This passage tells me to carry Jesus wherever I go, pray for those I meet and expect transformation through the power of prayer.

Two months ago, twenty years on, I was ordained a Deacon in the Church of England. I still pray that same prayer as I meet those in the parish. I am now able to speak openly about my faith - in fact I'm expected to, it's my job!! But I still pray the Holy Spirit will be present and remain in people’s lives, working to bring an understanding to people of the amazing difference that Jesus makes in our lives, that the Holy Spirit will bring freedom to those captive by situations and by themselves. This passage tells me to carry Jesus wherever I go, pray for those I meet and expect transformation through the power of prayer. AND IT WORKS!

 


Isaiah 61

The spirit of the Lord God is upon me,
    because the Lord has anointed me;
he has sent me to bring good news to the oppressed,
    to bind up the broken-hearted,
to proclaim liberty to the captives,
    and release to the prisoners;
to proclaim the year of the Lord’s favour,
    and the day of vengeance of our God;
    to comfort all who mourn;
to provide for those who mourn in Zion—
    to give them a garland instead of ashes,
the oil of gladness instead of mourning,
    the mantle of praise instead of a faint spirit.
They will be called oaks of righteousness,
    the planting of the Lord, to display his glory.
They shall build up the ancient ruins,
    they shall raise up the former devastations;
they shall repair the ruined cities,
    the devastations of many generations.

Strangers shall stand and feed your flocks,
    foreigners shall till your land and dress your vines;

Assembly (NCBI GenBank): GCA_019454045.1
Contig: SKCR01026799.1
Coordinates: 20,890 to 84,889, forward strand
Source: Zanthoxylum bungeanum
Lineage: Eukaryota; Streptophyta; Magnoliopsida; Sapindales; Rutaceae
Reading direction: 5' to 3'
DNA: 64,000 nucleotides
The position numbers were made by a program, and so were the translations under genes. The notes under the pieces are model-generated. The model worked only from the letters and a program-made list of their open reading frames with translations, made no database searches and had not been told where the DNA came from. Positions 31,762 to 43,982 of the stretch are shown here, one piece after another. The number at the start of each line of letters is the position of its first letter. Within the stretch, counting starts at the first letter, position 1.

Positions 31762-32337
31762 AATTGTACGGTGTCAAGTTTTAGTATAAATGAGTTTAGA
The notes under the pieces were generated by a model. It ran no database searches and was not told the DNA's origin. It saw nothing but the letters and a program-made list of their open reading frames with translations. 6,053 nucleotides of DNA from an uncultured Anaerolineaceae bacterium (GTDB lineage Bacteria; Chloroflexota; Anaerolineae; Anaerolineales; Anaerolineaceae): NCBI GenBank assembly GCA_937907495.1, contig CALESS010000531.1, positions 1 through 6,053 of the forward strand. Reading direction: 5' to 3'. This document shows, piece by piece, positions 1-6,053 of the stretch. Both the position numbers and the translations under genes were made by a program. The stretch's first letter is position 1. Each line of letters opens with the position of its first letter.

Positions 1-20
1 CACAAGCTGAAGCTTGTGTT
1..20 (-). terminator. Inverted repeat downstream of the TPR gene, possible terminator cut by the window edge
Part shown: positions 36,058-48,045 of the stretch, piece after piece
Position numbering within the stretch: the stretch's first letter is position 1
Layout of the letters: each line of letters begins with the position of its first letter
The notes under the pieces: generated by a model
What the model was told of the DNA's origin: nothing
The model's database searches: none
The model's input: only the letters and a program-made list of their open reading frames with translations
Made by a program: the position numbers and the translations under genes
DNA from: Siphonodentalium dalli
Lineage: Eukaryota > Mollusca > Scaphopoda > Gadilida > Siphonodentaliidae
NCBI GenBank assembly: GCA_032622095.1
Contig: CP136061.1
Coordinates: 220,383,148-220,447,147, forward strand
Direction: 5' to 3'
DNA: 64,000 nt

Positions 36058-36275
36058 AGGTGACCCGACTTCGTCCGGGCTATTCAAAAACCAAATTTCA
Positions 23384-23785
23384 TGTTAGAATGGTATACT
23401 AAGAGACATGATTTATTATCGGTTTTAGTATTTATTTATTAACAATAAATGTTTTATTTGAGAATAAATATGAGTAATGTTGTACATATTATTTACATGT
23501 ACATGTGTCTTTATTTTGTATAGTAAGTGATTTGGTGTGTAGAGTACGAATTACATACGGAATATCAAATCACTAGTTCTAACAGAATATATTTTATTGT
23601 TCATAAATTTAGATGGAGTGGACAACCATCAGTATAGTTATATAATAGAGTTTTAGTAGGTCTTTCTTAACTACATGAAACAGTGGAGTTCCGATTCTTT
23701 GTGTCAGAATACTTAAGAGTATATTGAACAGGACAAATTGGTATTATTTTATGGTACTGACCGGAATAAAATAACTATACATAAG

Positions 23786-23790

but you shall be called priests of the Lord,
    you shall be named ministers of our God;
you shall enjoy the wealth of the nations,
    and in their riches you shall glory.
Because their shame was double,
    and dishonour was proclaimed as their lot,
therefore they shall possess a double portion;
    everlasting joy shall be theirs.

For I the Lord love justice,
    I hate robbery and wrongdoing;

I will faithfully give them their recompense,
    and I will make an everlasting covenant with them.
Their descendants shall be known among the nations,
    and their offspring among the peoples;
all who see them shall acknowledge
    that they are a people whom the Lord has blessed.
10 I will greatly rejoice in the Lord,
    my whole being shall exult in my God;
for he has clothed me with the garments of salvation,
    he has covered me with the robe of righteousness,
as a bridegroom decks himself with a garland,
    and as a bride adorns herself with her jewels.
11 For as the earth brings forth its shoots,
    and as a garden causes what is sown in it to spring up,
so the Lord God will cause righteousness and praise
    to spring up before all the nations.

Isaiah 61:1-11